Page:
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DaBookshah

Question about strings

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Hi. I am trying to write a c++ dll which is going to be called from a different language, one that I dont know all that much about. In this other language, the format for strings seems to be: a four byte length field, followed by the null-terminated ascii string itself. But the actual pointers to the strings point to the null-terminated string itself - the length field is in the 4 bytes preceeding this. Question - What is this type of string called in c++?

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This doesn't sound like any standard C++ type.

What is the other language?

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Quote:
Original post by DaBookshah
Question - What is this type of string called in c++?
It's not called anything, it doesn't exist, as Fruny said.

The other language sounds like Pascal to me, that's the only language I know of that prefixes the string with the length (And this was about 10 years ago...)

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I've been known to call them Pascal strings, but I don't think you can have that specific representation in C++. You'll have to fudge it with a structure and some pointer arithmetic. The best I can come up with is to allocate your c-string with an extra four bytes, and then offset your pointer by four.


void SomeFunctionThatWantsAPascalString(char* string)
{
int length = *(int*)(string - 4);
cout << length << " \"" << string << "\"" << endl;
}

int main()
{
char* CString = "hello world";
char* PascalString = new char[strlen(CString) + 4 + 1];
//is the string really still null terminated, by the way?
strcpy(&PascalString[4], "hello world");
*((__int32*)PascalString) = (__int32)strlen(CString)+1;
SomeFunctionThatWantsAPascalString(&PascalString[4]);
delete[] PascalString;
return 0;
}

Naturally, you'd do well to wrap all the nasties up in some functions. Possibly even just use std::string with a CreatePascalString function that is called just before passing the memory to your library.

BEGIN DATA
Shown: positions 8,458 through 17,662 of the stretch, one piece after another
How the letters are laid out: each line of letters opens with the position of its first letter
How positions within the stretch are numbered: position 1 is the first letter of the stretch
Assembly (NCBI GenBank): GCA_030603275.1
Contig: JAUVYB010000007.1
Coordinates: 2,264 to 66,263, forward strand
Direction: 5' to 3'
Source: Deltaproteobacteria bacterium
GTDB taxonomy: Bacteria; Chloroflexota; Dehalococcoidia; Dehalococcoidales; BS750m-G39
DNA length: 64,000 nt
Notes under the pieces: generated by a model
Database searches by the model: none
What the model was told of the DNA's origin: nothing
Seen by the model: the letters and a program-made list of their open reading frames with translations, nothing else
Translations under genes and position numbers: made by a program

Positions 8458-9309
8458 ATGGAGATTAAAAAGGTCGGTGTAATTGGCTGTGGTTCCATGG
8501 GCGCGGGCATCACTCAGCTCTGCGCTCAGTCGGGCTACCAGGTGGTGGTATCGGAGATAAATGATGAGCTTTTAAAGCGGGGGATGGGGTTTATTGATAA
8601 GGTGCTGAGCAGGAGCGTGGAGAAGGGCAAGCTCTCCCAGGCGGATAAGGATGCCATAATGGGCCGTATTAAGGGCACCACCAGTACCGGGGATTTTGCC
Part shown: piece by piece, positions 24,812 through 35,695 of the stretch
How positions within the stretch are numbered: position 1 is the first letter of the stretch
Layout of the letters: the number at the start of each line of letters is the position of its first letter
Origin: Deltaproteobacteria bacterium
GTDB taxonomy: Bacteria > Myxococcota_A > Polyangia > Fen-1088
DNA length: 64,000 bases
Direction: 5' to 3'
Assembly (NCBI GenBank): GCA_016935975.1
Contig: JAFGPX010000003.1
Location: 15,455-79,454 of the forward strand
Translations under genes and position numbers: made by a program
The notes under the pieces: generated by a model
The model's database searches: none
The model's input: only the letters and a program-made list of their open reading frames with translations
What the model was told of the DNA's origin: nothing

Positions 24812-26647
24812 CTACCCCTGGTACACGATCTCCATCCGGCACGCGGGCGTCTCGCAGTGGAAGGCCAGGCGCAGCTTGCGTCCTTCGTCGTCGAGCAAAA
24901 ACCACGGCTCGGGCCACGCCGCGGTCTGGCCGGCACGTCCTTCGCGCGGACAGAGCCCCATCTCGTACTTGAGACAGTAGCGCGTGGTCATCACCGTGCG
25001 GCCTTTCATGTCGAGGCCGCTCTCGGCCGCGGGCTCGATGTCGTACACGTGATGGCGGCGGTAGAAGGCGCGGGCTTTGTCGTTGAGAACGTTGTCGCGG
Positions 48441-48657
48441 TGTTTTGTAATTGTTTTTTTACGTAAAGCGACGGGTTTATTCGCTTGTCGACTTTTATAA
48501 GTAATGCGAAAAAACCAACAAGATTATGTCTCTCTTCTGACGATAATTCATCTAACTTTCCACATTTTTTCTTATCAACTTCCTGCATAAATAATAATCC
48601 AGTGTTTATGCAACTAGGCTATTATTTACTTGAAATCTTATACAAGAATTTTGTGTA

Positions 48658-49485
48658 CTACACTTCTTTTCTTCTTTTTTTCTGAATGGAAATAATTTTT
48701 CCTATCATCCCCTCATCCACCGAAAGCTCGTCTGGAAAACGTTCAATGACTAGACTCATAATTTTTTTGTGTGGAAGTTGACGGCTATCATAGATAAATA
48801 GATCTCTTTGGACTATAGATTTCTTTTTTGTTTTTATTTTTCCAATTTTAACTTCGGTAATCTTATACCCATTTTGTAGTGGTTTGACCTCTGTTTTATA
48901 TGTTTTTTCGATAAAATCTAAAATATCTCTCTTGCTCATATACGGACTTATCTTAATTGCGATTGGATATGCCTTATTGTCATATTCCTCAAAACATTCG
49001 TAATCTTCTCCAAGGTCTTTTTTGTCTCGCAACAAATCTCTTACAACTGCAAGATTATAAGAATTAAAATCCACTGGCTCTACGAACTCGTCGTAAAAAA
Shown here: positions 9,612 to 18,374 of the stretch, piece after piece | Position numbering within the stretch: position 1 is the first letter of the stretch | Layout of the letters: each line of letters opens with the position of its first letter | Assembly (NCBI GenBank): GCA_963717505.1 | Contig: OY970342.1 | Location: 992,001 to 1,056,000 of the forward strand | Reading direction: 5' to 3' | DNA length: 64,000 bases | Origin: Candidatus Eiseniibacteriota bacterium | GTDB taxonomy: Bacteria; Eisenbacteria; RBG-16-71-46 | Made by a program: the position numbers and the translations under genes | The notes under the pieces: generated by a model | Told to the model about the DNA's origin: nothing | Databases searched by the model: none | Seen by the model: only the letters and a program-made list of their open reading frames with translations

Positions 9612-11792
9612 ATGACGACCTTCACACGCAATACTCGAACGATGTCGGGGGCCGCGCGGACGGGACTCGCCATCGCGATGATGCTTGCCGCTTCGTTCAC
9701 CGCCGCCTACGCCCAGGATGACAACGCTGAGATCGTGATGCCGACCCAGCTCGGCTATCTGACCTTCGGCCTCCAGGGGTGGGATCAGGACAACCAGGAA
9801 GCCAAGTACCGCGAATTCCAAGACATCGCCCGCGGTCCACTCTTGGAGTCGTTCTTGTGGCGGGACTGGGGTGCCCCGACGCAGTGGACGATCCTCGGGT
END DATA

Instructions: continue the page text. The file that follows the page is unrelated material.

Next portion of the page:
CM

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Thanks. Just for anyone whoose interested, the language is a piece of crap known as "Visual Dataflex 7". Evil Steve's figure of about 10 years is pretty close.

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In one of his columns Joel Spolesky called them f***ed strings. And I would tend to agree with him on that one, since it's silly to have both a pascal-style(with the size prefixing the string) and c-style(null-terminated) in one string.

There's no need to have both. The primary reason for using pascal strings is speed (strlen is O(1) not O(n) ) and the primary reason for c-strings is that pascal strings were originally only prefixed with one byte for length, so you couldn't have strings longer than 256 chars. Plus null-terminated strings worked well on the PDP-11, when C was designed :)

With a 4-byte length field, and more modern comps than the PDP-11, the reason for null-terminated strings is gone.

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seems like a compatibility hack to me. you could just pass such a a pointer to a C funktion, without convertion. Could be a pain though, if the C function manipulates the string.

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Quote:
Original post by DaBookshah
a four byte length field, followed by the null-terminated ascii string itself.

GCC implements std::string in a very similar way, but has 3 fields preceding the actual string: length, capacity, refcount. It is null-terminated too.

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